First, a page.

Her name was among a list of eight woman the Trump campaign touted in an expansion of its economic team, after its initial list of economic advisors featured no women and six guys named Steve. The press release naming her to the council was sent out Aug. 11, and is still live on the Trump campaign website without any correction.

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Over the summer, Donald Trump could not keep his mouth shut.

And it was a big problem for Capitol Hill Republicans.

There was the day in July that Trump came to the Hill and attacked sitting Republican senators in what was supposed to be a cordial meet and greet. That same day he gave conservatives in the House heartburn when he pledged to defend "Article 12" of the Constitution (which doesn't exist).

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With less than two months to go until Election Day, newly surfaced allegations that a Republican congressman from Louisiana slept with prostitutes who were later murdered in a series of unsolved killings are making a splash in a crowded U.S. Senate race.

The outlandish charges against Rep. Charles Boustany (R-LA) received national press attention this week, after Boustany's campaign released a denial from his wife that prompted his opponents in the Senate race to play up those allegations in their own statements that denied having had any hand in the prostitution story.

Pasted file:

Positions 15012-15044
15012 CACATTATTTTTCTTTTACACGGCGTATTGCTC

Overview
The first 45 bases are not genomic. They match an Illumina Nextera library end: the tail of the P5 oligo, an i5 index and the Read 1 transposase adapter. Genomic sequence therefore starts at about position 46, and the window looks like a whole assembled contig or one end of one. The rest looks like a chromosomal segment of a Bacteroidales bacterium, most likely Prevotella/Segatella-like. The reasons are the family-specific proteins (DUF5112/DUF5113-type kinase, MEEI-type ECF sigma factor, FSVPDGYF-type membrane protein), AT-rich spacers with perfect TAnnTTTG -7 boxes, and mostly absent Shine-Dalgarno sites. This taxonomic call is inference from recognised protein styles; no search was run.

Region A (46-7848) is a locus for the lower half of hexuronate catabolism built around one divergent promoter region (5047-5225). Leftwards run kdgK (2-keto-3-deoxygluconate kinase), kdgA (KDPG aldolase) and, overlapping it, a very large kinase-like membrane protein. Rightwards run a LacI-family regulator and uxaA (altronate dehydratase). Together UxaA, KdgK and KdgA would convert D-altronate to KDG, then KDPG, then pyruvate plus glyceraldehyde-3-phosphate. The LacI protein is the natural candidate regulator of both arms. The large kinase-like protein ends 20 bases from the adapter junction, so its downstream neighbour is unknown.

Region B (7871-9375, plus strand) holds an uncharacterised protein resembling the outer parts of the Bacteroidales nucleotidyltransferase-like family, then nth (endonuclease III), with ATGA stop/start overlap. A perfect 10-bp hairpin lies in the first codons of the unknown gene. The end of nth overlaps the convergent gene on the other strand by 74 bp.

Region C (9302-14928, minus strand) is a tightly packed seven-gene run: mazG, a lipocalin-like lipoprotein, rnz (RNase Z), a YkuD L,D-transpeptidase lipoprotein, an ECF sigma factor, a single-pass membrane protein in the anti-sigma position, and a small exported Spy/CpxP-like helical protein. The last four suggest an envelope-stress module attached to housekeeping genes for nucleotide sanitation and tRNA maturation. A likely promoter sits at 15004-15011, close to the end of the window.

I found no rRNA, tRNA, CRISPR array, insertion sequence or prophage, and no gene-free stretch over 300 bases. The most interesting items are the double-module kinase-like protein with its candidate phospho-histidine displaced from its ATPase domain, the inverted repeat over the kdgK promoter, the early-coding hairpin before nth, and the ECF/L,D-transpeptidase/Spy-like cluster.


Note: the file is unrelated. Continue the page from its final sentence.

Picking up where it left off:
The strident denials from Boustany's wife and his campaign prompt the question of whether there is actually anything to the claims outlined in “Murder in the Bayou,” a book published Tuesday by Simon & Schuster imprint Scribner. Journalist Ethan Brown reported in the book that multiple anonymous sources told him Boustany had sexual relationships with several of the eight sex workers who were found murdered in Jefferson Davis Parish, Louisiana between 2005-2009.

Brown also confirmed that a longtime Boustany aide, Martin Guillory, co-leased an inn in the city of Jennings that was known to police as a hotbed of prostitution and had met “one or two” of the victims before their deaths. Boustany’s staffers said that Guillory concealed his involvement in the motel from them and that he left his post as a field representative for the campaign last week.

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Risqué photographic evidence that cast doubt on Melania Trump's account of immigrating to the United States was based on a faulty report, according to the French photographer who shot the nude pics. Photos taken of Trump in Manhattan in the mid-1990s for the French magazine Max were printed in a February 1997 issue of the magazine, not the January 1996 issue, as the New York Post reported in July, the photographer confirmed to TPM Wednesday.

The dates of the issue and the photoshoot were important, because they were used as evidence that Trump was living and working in the United States as early as 1995, which contradicted her account of when she immigrated to America.